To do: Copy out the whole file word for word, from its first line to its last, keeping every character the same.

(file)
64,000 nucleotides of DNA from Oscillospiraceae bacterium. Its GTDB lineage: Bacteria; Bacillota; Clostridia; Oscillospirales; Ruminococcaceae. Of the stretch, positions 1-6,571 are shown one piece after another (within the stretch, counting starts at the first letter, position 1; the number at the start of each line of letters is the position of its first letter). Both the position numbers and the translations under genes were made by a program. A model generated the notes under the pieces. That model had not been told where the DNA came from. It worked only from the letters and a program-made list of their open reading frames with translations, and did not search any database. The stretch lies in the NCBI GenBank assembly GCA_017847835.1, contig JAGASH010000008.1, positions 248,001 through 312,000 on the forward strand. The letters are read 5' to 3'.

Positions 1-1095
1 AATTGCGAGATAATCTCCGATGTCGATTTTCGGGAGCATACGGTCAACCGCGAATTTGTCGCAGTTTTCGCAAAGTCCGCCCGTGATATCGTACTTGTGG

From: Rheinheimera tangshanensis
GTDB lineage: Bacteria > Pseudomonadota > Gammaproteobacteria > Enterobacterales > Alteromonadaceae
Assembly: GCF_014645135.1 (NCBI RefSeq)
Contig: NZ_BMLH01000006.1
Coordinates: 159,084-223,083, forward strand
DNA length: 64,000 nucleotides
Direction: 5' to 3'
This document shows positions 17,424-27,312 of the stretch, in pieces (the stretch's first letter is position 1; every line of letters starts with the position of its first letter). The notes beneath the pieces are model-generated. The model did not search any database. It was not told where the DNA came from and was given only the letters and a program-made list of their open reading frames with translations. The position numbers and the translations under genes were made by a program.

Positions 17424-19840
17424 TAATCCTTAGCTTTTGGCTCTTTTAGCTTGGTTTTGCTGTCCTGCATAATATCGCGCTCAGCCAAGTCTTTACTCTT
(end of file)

64,000 nucleotides of DNA from Oscillospiraceae bacterium. Its GTDB lineage: Bacteria; Bacillota; Clostridia; Oscillospirales; Ruminococcaceae. Of the stretch, positions 1-6,571 are shown one piece after another (within the stretch, counting starts at the first letter, position 1; the number at the start of each line of letters is the position of its first letter). Both the position numbers and the translations under genes were made by a program. A model generated the notes under the pieces. That model had not been told where the DNA came from. It worked only from the letters and a program-made list of their open reading frames with translations, and did not search any database. The stretch lies in the NCBI GenBank assembly GCA_017847835.1, contig JAGASH010000008.1, positions 248,001 through 312,000 on the forward strand. The letters are read 5' to 3'.

Positions 1-1095
1 AATTGCGAGATAATCTCCGATGTCGATTTTCGGGAGCATACGGTCAACCGCGAATTTGTCGCAGTTTTCGCAAAGTCCGCCCGTGATATCGTACTTGTGG

From: Rheinheimera tangshanensis
GTDB lineage: Bacteria > Pseudomonadota > Gammaproteobacteria > Enterobacterales > Alteromonadaceae
Assembly: GCF_014645135.1 (NCBI RefSeq)
Contig: NZ_BMLH01000006.1
Coordinates: 159,084-223,083, forward strand
DNA length: 64,000 nucleotides
Direction: 5' to 3'
This document shows positions 17,424-27,312 of the stretch, in pieces (the stretch's first letter is position 1; every line of letters starts with the position of its first letter). The notes beneath the pieces are model-generated. The model did not search any database. It was not told where the DNA came from and was given only the letters and a program-made list of their open reading frames with translations. The position numbers and the translations under genes were made by a program.

Positions 17424-19840
17424 TAATCCTTAGCTTTTGGCTCTTTTAGCTTGGTTTTGCTGTCCTGCATAATATCGCGCTCAGCCAAGTCTTTACTCTT